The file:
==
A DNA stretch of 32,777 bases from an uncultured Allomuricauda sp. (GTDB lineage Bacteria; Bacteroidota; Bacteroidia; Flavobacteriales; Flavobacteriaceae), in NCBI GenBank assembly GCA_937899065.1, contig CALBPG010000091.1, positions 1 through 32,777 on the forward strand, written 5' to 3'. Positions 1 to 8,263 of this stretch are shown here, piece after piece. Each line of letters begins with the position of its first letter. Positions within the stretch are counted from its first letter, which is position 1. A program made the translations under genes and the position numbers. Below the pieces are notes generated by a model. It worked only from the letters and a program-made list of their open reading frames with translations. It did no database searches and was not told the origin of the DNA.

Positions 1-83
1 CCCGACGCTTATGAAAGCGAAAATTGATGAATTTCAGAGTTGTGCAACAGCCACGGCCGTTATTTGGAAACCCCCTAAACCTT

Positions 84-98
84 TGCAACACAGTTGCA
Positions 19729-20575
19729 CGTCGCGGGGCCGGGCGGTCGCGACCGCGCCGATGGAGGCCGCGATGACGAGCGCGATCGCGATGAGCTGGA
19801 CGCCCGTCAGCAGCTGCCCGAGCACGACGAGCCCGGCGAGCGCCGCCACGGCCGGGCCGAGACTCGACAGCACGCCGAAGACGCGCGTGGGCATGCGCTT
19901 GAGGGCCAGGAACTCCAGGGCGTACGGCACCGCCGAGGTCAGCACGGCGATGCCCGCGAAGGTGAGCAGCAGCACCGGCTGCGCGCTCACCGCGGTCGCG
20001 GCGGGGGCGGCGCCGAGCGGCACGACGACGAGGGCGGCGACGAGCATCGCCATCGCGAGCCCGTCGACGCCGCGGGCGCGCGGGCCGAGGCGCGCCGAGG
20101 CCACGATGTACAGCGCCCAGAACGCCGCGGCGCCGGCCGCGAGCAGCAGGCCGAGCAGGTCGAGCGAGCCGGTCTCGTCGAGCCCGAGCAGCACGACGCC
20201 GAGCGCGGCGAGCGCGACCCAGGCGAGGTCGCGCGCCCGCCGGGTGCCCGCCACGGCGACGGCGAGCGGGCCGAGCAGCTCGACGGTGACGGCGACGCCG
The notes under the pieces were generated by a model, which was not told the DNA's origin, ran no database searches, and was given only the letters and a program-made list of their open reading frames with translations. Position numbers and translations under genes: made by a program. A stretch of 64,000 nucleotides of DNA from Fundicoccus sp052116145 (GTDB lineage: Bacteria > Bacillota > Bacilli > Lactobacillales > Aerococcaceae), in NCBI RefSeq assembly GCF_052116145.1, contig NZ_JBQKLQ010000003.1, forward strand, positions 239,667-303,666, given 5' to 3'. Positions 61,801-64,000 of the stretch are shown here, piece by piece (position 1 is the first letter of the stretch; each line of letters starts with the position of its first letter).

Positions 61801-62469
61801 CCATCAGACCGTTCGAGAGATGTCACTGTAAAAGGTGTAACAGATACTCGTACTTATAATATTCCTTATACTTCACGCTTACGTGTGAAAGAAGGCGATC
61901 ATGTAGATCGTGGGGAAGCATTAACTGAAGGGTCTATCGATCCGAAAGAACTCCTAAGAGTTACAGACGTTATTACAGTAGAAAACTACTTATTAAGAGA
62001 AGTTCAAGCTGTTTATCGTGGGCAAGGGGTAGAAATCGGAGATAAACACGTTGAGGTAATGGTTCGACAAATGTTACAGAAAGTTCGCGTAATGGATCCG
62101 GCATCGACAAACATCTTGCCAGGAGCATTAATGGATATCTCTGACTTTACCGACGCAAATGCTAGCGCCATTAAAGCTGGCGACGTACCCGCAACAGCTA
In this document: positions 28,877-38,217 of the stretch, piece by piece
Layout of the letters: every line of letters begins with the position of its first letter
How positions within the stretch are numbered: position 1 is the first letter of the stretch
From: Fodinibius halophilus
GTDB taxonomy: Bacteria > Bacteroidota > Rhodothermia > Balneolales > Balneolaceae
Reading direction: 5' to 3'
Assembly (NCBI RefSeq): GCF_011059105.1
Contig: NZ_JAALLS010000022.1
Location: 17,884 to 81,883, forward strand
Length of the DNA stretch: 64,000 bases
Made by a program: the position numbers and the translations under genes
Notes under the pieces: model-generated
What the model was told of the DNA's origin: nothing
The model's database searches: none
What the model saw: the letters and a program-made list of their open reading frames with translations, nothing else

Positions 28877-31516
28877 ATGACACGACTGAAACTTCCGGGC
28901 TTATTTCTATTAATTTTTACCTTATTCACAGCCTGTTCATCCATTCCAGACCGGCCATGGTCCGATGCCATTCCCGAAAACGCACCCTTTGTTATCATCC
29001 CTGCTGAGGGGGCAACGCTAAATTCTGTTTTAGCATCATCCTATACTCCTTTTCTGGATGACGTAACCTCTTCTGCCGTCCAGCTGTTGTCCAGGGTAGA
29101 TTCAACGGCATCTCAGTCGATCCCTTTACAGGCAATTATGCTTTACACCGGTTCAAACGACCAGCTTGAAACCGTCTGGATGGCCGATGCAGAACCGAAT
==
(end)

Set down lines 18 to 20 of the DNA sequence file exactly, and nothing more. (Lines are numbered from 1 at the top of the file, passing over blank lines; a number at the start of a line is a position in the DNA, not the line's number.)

62101 GCATCGACAAACATCTTGCCAGGAGCATTAATGGATATCTCTGACTTTACCGACGCAAATGCTAGCGCCATTAAAGCTGGCGACGTACCCGCAACAGCTA
In this document: positions 28,877-38,217 of the stretch, piece by piece
Layout of the letters: every line of letters begins with the position of its first letter